5. The starter according to claim 1, wherein said internal gear and said first cylinder portion are integrally formed of resin or nonferrous metal material.
6. The starter according to claim 1, wherein said second cylinder portion is integrally formed with a center bracket which rotatably supports said drive shaft and covers said gear reduction mechanism.
7. The starter according to claim 1, wherein a large diameter portion is formed at one end of said drive shaft to rotatably support said planetary gears thereon, and wherein said second cylinder portion at least partly overlap with an outer circumference of said large diameter portion.
8. A starter for a vehicle comprising:
a housing;
a starter motor coupled with said housing and having an armature shaft formed with a sun gear thereon;
a drive shaft supported in said housing coaxially with said armature shaft;
a gear mechanism having a plurality of planetary gears rotatably supported by said drive shaft and engaged with said sun gear, said mechanism further having an outer cylindrical portion formed with an internal gear engaged with said planetary gears at a first inner circumference thereof and formed with a roller storage portion at a second inner circumference thereof which is axially adjacent to said first inner circumference;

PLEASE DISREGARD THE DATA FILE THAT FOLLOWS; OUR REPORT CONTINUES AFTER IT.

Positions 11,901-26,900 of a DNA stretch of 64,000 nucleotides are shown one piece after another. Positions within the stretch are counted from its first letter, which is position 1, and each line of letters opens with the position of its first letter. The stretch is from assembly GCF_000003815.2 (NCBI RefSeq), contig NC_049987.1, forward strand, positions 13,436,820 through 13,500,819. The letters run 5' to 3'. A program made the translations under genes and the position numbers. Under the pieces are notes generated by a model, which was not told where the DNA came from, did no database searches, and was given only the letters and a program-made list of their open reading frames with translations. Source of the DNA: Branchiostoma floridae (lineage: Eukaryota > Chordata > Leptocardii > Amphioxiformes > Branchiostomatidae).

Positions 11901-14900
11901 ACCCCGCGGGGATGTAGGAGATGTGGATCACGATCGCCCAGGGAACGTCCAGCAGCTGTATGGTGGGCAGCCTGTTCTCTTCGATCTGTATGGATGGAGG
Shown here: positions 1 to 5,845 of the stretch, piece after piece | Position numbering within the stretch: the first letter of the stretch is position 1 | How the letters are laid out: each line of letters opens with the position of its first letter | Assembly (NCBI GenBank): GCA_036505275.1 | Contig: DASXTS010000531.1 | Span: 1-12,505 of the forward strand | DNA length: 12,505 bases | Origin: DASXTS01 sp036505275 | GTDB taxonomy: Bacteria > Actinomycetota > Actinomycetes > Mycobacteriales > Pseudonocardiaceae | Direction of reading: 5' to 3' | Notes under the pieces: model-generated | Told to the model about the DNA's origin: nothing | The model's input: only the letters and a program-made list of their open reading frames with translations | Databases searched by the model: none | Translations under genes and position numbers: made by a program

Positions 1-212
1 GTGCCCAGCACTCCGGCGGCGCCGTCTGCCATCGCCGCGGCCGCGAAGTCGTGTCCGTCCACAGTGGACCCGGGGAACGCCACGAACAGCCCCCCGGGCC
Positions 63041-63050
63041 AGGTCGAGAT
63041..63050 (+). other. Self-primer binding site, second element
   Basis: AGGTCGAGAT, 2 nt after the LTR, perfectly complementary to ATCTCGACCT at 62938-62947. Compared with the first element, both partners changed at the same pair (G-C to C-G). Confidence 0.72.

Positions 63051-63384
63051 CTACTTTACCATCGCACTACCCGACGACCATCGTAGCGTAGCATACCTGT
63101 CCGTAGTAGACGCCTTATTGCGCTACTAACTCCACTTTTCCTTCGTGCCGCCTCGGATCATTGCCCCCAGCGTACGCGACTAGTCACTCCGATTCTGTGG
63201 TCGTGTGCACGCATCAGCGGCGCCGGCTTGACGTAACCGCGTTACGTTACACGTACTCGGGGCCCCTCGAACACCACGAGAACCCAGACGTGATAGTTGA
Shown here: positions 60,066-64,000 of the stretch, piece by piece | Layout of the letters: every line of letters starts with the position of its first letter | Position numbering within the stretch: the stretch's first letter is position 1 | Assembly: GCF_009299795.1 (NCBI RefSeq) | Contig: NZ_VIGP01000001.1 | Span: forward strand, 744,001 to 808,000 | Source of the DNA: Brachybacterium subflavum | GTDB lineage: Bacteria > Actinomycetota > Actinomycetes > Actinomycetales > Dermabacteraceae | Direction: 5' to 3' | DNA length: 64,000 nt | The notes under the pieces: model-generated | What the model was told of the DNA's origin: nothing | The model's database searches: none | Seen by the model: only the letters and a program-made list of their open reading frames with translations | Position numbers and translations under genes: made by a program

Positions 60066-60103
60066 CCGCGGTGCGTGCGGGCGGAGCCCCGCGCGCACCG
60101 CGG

an inner cylindrical portion fixedly supported in said housing coaxially with said outer cylindrical portion formed with a roller groove at an outer circumference thereof to face said roller storage portion; and
a roller interposed between said outer cylindrical portion and said inner cylindrical portion for engaging and disengaging said outer cylindrical portion with and from said inner cylindrical portion, respectively, said roller storage portion and said roller groove being shaped to move said roller fully into said roller storage portion when said drive shaft overruns relative to said armature shaft.
Description
CROSS REFERENCE TO RELATED APPLICATION

This application is based upon and claims priority of Japanese Patent Application No. 6-222328, filed Sep. 19, 1994, the content of which is incorporated herein by reference.

BACKGROUND OF THE INVENTION

1. Field of the Invention

The present invention generally relates to a starter with epicycle or planetary gear speed reduction mechanism having an overrunning clutch and, more particularly, it relates to a starter which has an improved overrunning clutch for automotive use.

2. Related Art

In the conventional starter with epicycle gear or planetary gear speed reduction mechanism disclosed in Japanese Utility Model Laid-open Publication No. 52-19528, an overrunning clutch is set or mounted between the outer circumference surface of an internal gear of the epicycle gear reduction mechanism and the inner circumference surface of a casing that acts as the fixing side to store the epicycle gear speed reduction mechanism.